Ford hit by rolling wave of wildcat strikes

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BARRIE CLEMENT

Labour Editor

Sporadic wildcat action continued at Ford yesterday bringing to more than 2,000 the number of workers involved in protest over a "final" pay offer which would give them a minimum of 9.25 per cent over two years.

Ford management acknowledged that the stoppages were unlawful, but decided they were "gestures" rather than a serious attempt to disrupt output. "We don't want to disturb the balance of industrial relations. Legal action would be unnecessarily provocative," the spokesman said.

He indicated however that if the strikes continued - they have already been repudiated by the unions - the company might consider litigation.

Night-shift workers at both the Dagenham assembly plant and the normally moderate Southampton complex continued the action started on Thursday, and the day shift at the body works at the Essex plant also also walked out yesterday. Production lines at both works started late in the wake of the walk-outs.

Management calculated that 960 Fiestas had been lost at Dagenham and 80 to 100 Transit vans at Southampton.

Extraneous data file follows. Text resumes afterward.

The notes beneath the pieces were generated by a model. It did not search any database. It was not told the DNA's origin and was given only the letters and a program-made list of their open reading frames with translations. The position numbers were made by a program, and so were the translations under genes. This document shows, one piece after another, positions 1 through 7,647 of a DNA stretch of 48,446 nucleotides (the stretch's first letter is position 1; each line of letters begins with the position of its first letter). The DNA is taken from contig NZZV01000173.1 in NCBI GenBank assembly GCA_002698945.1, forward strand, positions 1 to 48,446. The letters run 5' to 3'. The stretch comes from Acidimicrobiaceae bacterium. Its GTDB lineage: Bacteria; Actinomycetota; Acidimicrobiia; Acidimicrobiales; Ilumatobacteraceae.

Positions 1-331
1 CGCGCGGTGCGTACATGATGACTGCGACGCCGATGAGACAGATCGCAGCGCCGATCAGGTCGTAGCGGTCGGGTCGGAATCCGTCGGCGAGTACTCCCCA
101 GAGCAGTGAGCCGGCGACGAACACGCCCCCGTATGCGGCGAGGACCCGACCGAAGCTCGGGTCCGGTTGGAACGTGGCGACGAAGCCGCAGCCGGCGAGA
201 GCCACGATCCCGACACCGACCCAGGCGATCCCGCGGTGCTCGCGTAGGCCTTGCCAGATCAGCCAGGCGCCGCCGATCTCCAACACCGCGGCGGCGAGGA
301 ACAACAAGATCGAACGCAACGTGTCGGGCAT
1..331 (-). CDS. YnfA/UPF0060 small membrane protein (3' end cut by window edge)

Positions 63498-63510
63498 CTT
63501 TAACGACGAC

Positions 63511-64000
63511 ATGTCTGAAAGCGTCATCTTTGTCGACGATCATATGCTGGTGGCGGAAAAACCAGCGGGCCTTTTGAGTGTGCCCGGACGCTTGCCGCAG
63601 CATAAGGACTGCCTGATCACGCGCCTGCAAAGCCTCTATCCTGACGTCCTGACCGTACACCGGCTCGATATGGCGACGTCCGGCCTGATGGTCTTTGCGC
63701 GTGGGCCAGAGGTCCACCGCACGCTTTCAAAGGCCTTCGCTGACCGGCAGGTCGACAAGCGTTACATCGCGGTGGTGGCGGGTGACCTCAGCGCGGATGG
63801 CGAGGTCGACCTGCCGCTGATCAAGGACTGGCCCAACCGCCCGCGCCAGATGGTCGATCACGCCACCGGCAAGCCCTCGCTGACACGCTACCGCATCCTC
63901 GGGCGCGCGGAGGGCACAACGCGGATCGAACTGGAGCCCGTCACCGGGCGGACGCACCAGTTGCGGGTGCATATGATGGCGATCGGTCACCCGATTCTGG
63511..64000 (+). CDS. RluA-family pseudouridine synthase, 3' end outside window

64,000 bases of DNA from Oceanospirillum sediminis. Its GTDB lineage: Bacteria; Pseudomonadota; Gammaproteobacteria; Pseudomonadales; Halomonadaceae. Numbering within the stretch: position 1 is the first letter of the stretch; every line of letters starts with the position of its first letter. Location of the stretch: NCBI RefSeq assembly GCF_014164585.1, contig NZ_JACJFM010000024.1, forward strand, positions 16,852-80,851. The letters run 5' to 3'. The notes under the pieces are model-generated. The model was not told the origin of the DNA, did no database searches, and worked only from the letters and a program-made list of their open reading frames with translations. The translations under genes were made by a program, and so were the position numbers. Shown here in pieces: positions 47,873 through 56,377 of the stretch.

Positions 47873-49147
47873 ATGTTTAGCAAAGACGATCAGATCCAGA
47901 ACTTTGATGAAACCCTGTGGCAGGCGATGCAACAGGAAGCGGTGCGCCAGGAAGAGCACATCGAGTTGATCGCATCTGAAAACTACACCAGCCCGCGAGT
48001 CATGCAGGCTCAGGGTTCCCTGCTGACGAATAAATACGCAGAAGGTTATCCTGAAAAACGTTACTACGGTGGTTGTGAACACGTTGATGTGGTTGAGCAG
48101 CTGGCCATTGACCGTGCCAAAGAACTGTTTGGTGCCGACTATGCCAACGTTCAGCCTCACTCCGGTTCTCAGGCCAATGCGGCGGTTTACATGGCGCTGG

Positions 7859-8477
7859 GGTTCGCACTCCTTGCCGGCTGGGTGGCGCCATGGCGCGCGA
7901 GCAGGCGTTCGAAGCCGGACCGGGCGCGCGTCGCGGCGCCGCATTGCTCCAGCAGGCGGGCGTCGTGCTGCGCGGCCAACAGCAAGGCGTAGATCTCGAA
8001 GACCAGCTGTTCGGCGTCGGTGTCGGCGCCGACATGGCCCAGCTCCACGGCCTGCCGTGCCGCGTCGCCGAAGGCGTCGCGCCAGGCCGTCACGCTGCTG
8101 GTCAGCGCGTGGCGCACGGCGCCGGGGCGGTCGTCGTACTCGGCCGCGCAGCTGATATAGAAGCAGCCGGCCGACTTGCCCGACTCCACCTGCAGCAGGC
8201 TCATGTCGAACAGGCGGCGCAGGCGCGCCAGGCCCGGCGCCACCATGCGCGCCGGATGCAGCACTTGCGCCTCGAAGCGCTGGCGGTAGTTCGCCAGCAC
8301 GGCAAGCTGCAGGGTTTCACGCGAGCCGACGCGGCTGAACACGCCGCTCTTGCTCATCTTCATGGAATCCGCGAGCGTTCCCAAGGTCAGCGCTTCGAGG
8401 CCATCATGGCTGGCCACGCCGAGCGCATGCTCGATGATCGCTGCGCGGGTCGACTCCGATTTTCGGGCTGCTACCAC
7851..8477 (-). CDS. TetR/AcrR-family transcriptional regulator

Shop stewards throughout Ford's 13-plant network yesterday began the consultation process over the offer which gives 4.75 per cent from next week and 4.5 per cent, or the inflation rate plus 0.5 per cent, next year, whichever is greater. Union representatives are to meet next Wednesday and are expected to call for further talks with management.

Steve Hart, full-time official of the Transport and General Workers' Union at the Dagenham plant, predicted that his members would reject the proposed settlement.

"Given the productivity improvements delivered by workers, the package simply does not measure up to expectations. This was the year when we wanted a more generous response," he said.

The pay offer was inadequate and suggested improvements on pension entitlements were insufficient. Unions also wanted to pursue their claim for a two- hour reduction in the working week to 37 hours.

Shop stewards at other plants however are more disposed to accept the offer. Convenors from Bridgend and representatives from Halewood have voted to accept.

Some union insiders believe that the 22,000 Ford production workers will accept the offer given that 4.75 per cent compares favourably with the 3 per cent going rate elsewhere and the inflation rate of 3.2 per cent.

There is a split in the union camp. The Amalgamated Engineering and Electrical Union, which represents skilled workers, pushes for a reduction in the working week, while the T&G places more emphasis on pay.

The Ford spokesman said the package was a "very good offer" and that most workers had welcomed the pay increase.

At Vauxhall, leaders of 10,000 workers are predicting a big majority in favour of industrial action in a ballot over a 7 per cent two-year offer.

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